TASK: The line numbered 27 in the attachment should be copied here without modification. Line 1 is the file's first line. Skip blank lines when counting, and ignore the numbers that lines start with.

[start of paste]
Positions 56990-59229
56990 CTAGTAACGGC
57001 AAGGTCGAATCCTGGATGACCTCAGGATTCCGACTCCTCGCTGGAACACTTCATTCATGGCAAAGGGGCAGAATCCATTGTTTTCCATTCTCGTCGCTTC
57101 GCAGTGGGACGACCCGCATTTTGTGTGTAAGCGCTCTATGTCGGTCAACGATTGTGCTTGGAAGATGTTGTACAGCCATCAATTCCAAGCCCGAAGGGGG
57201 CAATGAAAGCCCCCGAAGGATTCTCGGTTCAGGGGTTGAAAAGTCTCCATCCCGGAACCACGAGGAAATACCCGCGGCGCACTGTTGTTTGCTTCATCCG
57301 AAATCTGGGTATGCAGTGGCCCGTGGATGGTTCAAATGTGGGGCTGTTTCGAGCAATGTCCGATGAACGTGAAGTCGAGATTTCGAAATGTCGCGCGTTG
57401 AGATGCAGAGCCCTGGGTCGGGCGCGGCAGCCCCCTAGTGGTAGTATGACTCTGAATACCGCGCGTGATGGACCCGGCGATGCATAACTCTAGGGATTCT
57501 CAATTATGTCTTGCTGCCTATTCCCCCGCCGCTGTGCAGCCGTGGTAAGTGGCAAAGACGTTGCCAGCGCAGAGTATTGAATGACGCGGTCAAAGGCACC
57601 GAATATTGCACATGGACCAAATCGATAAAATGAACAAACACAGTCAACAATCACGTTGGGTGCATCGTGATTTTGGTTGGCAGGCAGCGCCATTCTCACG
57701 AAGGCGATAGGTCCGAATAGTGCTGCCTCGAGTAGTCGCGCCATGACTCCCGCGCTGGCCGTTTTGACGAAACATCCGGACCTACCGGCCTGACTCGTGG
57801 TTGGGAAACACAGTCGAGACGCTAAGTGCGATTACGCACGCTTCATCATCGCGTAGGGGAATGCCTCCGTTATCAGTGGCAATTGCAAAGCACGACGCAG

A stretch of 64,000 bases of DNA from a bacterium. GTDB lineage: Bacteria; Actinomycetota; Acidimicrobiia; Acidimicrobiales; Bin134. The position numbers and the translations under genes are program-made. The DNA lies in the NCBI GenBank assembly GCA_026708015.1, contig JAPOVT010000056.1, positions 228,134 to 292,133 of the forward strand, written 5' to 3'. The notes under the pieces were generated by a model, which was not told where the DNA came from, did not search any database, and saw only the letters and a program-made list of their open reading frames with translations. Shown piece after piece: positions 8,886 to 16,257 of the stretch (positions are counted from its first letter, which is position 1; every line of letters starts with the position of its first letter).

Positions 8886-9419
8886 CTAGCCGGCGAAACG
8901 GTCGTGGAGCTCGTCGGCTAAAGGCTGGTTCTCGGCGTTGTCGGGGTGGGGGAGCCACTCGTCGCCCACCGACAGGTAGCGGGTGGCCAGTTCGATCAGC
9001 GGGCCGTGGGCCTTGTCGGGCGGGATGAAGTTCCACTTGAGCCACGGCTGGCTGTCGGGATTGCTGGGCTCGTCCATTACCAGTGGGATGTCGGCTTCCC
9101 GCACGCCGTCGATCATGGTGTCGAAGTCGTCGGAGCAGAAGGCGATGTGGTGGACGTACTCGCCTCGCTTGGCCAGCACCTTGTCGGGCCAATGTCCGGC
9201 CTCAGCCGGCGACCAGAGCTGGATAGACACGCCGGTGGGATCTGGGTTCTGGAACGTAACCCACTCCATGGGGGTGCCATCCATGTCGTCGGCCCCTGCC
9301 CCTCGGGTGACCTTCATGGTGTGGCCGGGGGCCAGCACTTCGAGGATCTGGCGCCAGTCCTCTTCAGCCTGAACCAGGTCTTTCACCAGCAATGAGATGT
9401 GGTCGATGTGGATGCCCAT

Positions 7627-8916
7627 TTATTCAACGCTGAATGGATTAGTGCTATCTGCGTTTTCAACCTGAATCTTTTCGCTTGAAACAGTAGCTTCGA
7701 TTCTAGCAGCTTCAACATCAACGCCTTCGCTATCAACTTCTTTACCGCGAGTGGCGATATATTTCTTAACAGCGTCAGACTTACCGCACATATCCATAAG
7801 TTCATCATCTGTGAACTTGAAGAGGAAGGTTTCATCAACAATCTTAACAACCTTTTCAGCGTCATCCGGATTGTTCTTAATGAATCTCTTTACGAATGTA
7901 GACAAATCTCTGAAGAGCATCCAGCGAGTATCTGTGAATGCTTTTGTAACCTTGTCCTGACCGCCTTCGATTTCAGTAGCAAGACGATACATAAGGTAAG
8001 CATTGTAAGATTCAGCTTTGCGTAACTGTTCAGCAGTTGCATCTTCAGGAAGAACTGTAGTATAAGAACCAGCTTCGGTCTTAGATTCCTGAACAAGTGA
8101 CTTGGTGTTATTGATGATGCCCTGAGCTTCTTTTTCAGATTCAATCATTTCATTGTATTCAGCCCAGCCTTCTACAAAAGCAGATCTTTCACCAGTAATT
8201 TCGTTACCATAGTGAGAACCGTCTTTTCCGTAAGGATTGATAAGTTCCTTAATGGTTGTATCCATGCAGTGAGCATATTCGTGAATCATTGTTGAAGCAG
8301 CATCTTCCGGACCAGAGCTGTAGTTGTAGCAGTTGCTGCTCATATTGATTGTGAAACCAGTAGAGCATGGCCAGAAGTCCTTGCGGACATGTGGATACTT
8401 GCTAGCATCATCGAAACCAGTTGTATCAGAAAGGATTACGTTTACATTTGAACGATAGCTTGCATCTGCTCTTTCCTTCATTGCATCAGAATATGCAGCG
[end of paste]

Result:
8101 CTTGGTGTTATTGATGATGCCCTGAGCTTCTTTTTCAGATTCAATCATTTCATTGTATTCAGCCCAGCCTTCTACAAAAGCAGATCTTTCACCAGTAATT